Thermal Conductivity

Written by Jerry Ratzlaff on . Posted in Thermodynamics

Thermal conductivity, abbreviated as k, is the ability to transfer heat within a material without any motion of the material.  Depending on the material, the transfer rate will vary.  The lower the conductivity, the slower the transfer.  The higher the conductivity, the faster the transfer.

Typical thermal conductivity values for non-metallic solids can be found here.

Thermal Conductivity formula

\(\large{ k  =  \frac{Q \; l}{A \; \Delta T} }\)

\(\large{ k  =  \frac{Q \; l}{A \;  \left( T_h \;- \; T_l \right)    } }\)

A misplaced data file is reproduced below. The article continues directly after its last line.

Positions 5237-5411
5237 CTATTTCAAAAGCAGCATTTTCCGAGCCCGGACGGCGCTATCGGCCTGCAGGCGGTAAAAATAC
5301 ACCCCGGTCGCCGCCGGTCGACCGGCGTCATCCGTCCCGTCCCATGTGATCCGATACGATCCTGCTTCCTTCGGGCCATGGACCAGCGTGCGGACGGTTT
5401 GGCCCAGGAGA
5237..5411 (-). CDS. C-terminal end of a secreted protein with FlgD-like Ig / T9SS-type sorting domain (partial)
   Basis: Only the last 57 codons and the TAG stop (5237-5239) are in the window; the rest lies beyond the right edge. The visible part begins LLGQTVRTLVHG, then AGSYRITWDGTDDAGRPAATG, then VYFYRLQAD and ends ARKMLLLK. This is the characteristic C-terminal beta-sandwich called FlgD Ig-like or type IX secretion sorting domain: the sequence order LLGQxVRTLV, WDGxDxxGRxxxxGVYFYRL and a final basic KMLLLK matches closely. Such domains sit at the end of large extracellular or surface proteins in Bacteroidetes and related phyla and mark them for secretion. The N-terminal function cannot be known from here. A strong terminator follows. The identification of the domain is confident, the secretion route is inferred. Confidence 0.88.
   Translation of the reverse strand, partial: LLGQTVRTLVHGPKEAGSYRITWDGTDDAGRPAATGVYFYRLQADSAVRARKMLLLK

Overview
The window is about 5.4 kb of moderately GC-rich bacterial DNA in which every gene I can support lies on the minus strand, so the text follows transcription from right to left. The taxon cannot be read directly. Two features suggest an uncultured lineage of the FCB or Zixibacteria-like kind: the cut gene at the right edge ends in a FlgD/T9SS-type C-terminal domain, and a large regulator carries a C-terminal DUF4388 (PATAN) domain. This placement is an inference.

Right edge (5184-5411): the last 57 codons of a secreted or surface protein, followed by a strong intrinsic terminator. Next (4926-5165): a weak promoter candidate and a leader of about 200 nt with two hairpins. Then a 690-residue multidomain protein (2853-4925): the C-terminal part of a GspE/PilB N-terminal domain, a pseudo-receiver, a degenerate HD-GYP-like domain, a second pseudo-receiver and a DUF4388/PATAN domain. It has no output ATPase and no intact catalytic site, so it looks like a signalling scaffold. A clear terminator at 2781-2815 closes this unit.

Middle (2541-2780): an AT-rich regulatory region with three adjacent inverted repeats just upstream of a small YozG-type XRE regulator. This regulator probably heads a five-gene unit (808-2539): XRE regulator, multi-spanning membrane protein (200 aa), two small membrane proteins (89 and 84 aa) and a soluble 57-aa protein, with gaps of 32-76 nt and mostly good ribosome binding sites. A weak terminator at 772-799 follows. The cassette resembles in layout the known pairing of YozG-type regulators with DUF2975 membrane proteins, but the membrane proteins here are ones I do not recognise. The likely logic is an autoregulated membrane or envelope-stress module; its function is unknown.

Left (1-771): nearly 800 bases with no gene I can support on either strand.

\(\large{ k  =  \alpha \; \rho \; Q   }\)

Where:

\(\large{ k }\) = thermal conductivity

\(\large{ A }\) = area of the object

\(\large{ \rho }\)  (Greek symbol rho) = density

\(\large{ l }\) = length or thickness of material

\(\large{ Q }\) = specific heat capacity

\(\large{ \Delta T }\) = temperature differential

\(\large{ T_h }\) = high temperature

\(\large{ T_l }\) = low temperature

\(\large{ \alpha }\)  (Greek symbol alpha) = thermal diffusity

 

Tags: Equations for Thermal Equations for Heat